“An hour and half late,” I replied without a clue as to where those words were coming from.

Moments later the announcement came over the paging system confirming my predication.
I’m not sure of all the topics we covered in the time of the delay, but by the time my goodbyes were over with my parents and the passengers were filing on the plane; I was determined to change my seat. Incorporating the help of a flight attendant the exchange of seats occurred and there I was sitting next to her.
Tightening her seat belt, she said to me “looks like we are ready to go.”

“No,” I replied, “another delay is coming.”

And within a few moments my third prediction came true. The pilot announced still another problem and that the mechanics were on it.
I sent a prayer to heaven, a note of thanks I had this chance to continue my time with this increasingly amazing woman. We talked easily on a host of subjects and laughingly came to conclusions as to the proper amount of children to have and the even the best way to grill fish. She had captured my interest in a way no woman had done before. And by the time the plane landed on the the runway at Sky Harbor, I knew my fate, our fate.

It was a wedding in Michigan six months later, which gave me the chance to plan, to dream. When she agreed to attend with me, I knew the first part of my plan was in place. After several attempts through various airlines I found a similar red eye flight to the one we had originally met on. The flight time caused us some debate, couldn’t we fly earlier she had questioned back. I held my ground determined the timing was essential to the success of my plan. Next came the cooperation of the airline. Fortunately the time was such that rules were still a bit relaxed. My request to bring champagne on the flight was still rejected. But romance was in the wind, and the airlines offered to provide a bottle at the opportune moment.

“It is the most romantic thing we have ever heard,” gushed the airline representative. “We can’t wait to hear about it.”

And here we are, moments away from a life I am hoping for, dreaming of. She settles herself back in her seat, positioning her head and body, her eyes closed ready to nap.
I glance at my watch, still ten minutes away from my launch time. Talk! I tell myself. Say something, don’t let her sleep! My mind is blank, not one word or thought is forming. I grab the airline magazine in front of me, and start the words. “Have you read this article?” I ask holding the magazine in front of her.

“What article?” she asks sitting upright in her seat. Taking the magazine she flashes it back and forth. “This is shopping catalog!”

“Well, it looked interesting,” I mumble back with a quick glance at my watch.

Turning the conversation more personal I thank her for taking the trip with me. Her face glows at my words and I continue on with my appreciation of her in my life. It all flows, easily without my control, my heart speaking each word with the love I feel. At one point I gather her hands in my mine and say the rest asking to love and commit to her not just today, but our lifetime. Knowing my days would be fulfilled with her in my life. I wait for seconds, for a million long moments. Her smile and eyes responding before the sound of her voice. Then yes, the sweetest yes in the world.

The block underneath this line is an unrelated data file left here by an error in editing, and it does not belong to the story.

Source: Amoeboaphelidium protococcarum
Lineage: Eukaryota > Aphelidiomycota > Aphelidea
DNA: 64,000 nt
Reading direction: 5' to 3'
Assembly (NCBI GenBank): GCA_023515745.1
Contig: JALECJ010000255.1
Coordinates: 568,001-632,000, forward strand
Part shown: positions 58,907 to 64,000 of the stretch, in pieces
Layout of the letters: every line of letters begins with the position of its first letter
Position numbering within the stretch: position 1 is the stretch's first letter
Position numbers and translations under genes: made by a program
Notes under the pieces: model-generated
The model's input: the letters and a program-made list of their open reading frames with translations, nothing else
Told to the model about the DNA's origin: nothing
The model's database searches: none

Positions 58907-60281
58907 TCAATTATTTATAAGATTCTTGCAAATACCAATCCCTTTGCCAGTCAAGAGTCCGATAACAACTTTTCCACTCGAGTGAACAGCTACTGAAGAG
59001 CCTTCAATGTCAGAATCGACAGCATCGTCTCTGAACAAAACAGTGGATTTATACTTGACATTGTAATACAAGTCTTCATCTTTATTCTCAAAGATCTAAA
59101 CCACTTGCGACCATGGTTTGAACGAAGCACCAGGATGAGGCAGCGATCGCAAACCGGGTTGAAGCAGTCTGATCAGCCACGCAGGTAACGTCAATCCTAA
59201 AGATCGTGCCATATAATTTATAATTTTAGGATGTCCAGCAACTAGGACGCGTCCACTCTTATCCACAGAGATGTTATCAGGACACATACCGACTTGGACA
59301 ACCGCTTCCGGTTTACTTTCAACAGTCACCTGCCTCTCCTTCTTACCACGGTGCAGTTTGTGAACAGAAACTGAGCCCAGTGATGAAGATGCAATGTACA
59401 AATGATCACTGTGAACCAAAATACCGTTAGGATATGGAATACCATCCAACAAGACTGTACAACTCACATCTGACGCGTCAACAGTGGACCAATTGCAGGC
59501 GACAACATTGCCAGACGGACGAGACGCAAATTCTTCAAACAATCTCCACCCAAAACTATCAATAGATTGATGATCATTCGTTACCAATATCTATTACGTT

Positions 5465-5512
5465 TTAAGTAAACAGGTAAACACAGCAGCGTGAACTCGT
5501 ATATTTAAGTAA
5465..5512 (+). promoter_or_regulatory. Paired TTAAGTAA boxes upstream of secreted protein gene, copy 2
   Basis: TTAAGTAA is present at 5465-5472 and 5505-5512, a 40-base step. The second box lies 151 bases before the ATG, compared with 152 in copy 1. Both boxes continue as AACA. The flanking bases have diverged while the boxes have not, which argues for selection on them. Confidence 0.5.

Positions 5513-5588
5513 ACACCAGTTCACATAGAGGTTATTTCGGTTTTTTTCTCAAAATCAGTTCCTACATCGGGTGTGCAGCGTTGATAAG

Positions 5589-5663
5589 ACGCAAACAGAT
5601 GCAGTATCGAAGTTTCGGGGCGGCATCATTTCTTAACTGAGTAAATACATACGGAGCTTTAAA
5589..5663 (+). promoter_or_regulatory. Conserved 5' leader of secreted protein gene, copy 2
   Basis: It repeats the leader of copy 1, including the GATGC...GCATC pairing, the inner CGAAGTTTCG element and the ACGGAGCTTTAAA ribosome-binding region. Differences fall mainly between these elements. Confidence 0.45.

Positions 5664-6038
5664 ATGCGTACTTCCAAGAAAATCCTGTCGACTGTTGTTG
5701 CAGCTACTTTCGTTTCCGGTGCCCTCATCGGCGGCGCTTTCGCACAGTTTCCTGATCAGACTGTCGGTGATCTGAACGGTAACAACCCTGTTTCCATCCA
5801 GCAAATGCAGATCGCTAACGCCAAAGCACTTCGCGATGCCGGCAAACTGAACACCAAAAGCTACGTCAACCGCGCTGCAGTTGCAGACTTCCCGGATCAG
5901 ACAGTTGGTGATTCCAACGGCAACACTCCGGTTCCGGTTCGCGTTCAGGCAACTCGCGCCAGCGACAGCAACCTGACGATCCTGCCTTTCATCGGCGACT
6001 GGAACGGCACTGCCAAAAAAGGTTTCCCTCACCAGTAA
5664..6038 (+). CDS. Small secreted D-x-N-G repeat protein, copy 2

I hit the call button as I turn in for a kiss. The flight attendant appears with a smile and tears in her eyes.

“Now?” she asks.

“Now,” I reply nodding my head.

The attendant pours the champagne into the glasses. Before our first sip, the pilot announces our engagement over the pager. Cheers and applauds erupt throughout the plane. Good wishes come from those around us. She is laughing and crying, and I think I am too. Fate I think as I look towards heaven. A job well done, from those wiser spirits who knew my life would be more with the sound of her beautiful laughter. A second chance given, and gladly dedicated to love and our new life.

D Elarde
copyright, 2013


It is early morning, boasting a bright, clear sky typical of a Colorado summer. The sun is already hot and will only get more so as the day progresses. I am leaving for a walk, later in the morning heat than I like, but determined to have the “me” time I need. A glance at the weeds in my garden calls me to a stop, trying to command me to take care of what has been lingering on my “someday” job list. I plug my earphones in, searching for a motivating song on my player, and force myself to keep to the walk.

Around the corner I see Brie’s mother. Brie is my daughter’s closest friend. Since they were four they have weaved in and out of each other’s lives, catching up at key moments and then each going off to their own adventures. Brie’s mom stands at the edge of her driveway, hose in hand, watering the flowers that grow throughout the yard. We don’t know each other well. I am sure she probably calls me Amanda’s mother—and I will tell Amanda later I spoke to Brie’s mother—our daughters’ friendships tying our worlds together.